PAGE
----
Excerpts from Jane Goodall's speech on September 18, 2002, at a benefit for the Cougar Fund:
"I had a wonderful supportive mother. She encouraged me to follow my ridiculous dream to go to Africa and live with animals because I was in love with Tarzan... Everyone else laughed at me but she said 'Jane, if you really want something, you work hard, take advantage of opportunity, and never give up. You will find a way.'"
"I was fortunate enough to meet the late Louis Leakey, who gave me this amazing chance to go and try to find out about the Wild Chimpanzees, our closest living relatives in the animal world.... That study began in the sixties and is now in its 43rd year. When I go back there, I see some chimpanzees that I knew in the sixties, and one individual, her name is Fifi. She was a little baby when I arrived in 1960 and she's about 43 years old now, she's the matriarch of her community. She's had a very successful reproductive career. When I look into her eyes, this grand old lady, I think 'this is my oldest chimpanzee friend, and she and I share memories that no other being in the world shares because they're not there any more.' And when I look into those eyes, I know I'm looking into the eyes of a thinking, feeling being. But I'll never know what she thinks about me. It's always a mystery, there's always something to learn..."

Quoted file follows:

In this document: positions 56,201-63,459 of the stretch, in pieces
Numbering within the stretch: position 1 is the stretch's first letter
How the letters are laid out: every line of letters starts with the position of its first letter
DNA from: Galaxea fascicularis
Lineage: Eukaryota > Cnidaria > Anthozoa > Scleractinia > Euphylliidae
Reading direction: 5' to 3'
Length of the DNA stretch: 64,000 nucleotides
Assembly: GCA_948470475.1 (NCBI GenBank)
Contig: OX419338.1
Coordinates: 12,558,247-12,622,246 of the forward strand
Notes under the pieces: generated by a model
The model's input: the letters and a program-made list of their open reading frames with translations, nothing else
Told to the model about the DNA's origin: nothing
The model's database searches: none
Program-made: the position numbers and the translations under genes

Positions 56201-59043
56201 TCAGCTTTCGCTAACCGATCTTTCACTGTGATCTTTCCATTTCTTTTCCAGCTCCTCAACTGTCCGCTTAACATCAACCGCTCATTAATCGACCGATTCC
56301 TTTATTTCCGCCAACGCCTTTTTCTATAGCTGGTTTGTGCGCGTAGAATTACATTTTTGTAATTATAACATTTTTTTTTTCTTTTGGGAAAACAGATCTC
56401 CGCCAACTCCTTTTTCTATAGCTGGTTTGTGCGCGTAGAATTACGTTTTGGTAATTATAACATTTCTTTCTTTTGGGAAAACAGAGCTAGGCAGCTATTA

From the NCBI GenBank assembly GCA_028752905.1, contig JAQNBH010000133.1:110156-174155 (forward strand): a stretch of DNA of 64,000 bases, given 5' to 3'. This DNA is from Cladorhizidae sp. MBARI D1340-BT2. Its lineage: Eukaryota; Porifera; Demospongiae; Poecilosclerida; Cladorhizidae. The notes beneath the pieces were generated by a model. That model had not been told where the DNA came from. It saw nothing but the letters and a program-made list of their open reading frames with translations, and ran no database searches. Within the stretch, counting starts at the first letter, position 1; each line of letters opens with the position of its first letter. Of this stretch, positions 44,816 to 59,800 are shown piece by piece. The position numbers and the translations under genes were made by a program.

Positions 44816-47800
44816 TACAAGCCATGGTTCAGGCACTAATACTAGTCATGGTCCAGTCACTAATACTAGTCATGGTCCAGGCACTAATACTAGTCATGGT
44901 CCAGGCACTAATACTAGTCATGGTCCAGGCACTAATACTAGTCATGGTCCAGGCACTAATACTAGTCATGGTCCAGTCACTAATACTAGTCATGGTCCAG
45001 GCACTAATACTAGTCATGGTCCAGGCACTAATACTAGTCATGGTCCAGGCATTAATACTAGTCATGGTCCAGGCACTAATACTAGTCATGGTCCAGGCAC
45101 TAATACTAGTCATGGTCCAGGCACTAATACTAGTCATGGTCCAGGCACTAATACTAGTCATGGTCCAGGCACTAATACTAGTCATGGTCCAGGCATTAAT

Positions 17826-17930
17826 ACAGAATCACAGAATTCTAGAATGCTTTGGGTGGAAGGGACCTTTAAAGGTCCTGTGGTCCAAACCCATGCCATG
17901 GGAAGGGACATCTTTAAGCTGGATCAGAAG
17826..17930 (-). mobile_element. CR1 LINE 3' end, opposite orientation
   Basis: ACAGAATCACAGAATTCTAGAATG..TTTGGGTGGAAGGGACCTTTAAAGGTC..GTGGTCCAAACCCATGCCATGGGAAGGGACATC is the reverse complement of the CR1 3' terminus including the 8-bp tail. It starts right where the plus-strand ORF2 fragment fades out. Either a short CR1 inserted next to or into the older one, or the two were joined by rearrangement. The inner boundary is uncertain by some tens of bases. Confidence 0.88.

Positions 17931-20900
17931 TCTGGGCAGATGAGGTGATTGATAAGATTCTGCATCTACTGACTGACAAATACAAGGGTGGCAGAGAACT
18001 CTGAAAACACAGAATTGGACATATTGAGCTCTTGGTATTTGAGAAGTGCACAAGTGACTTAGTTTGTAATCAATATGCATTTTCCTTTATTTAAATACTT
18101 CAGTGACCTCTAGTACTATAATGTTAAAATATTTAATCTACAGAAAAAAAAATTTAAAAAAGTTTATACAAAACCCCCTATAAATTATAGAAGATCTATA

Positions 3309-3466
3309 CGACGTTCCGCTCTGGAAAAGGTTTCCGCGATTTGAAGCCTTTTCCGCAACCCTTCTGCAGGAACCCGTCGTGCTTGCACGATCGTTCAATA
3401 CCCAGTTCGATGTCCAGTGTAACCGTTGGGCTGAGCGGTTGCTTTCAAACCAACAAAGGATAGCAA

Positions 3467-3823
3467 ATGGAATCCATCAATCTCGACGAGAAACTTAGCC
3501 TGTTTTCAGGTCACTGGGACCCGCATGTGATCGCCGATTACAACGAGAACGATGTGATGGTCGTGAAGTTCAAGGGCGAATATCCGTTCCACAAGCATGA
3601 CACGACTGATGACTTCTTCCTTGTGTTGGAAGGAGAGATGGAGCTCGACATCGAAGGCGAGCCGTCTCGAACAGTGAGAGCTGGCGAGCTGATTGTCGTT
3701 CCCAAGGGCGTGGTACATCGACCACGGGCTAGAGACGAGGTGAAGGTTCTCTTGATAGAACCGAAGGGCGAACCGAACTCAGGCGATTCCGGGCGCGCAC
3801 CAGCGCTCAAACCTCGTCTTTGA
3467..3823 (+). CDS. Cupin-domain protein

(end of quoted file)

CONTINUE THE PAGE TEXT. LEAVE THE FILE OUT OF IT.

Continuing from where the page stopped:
Click here to read the entire speech.
Jessica from Cincinnati writes:
Jane Goodall, born April 3, 1934, had an early connection with animals. It is said that when she was six years old, her father brought her a chicken's egg, intending her to raise the bird as a pet. His friends warned him that this was not an appropriate gift for such a young child, but Jane loved the gift. It was the first pet she ever had.
As Jane started to get older, she became more and more interested in animals and wanted to get a job working with them. She went to Africa and met the world famous anthropologist, Louis Leakey. He asked her to work for him at Gombe National Park to watch the wild chimpanzees and record everything she saw.
She had a wonderful time there. It was the first time she had ever seen a chimpanzee face to face. She wasn't that close to them at first because they would run away. When they finally got used to her she was able to be right next to them. She enjoyed this very much.
She got very close to the chimps in their environment and they learned to trust her. She saw everything
from the mating seasons to the birth of babies as well as their fights with others.
Ethology is the study of animal behavior, and Goodall has become the most famous ethologist in the world because she saw chimps doing things no one else knew they did. Not only is she popular with the general public, she has a very good reputation with breeders and conservationists.
The Jane Goodall Institute sponsors an environmental organization for people from preschool to college called Roots and Shoots. According to their website, the purpose of Roots and Shoots is to "foster respect and compassion for all living things."
Jane has taught me that if we as humans show compassion for animals, they will show compassion for us.
Fiona from North Vancouver, British Columbia, writes:
As a schoolgirl in England Jane Goodall's first dream
of going to Africa was when she fell "madly in love"
Now Goodall spends most of her time teaching at universities around the world, lecturing on her experiments at Gombe and speaking to
Jane Goodall once said: "Chimpanzees have given me so much. The long hours I
spent with them in the forest have enriched my life beyond measure. What I have
learned from them has snapped my understandings of human behavior, of our place
If you would like to purchase a copy of the Jane Goodall "Thank You" poster (above) please visit The Jane Goodall Institute.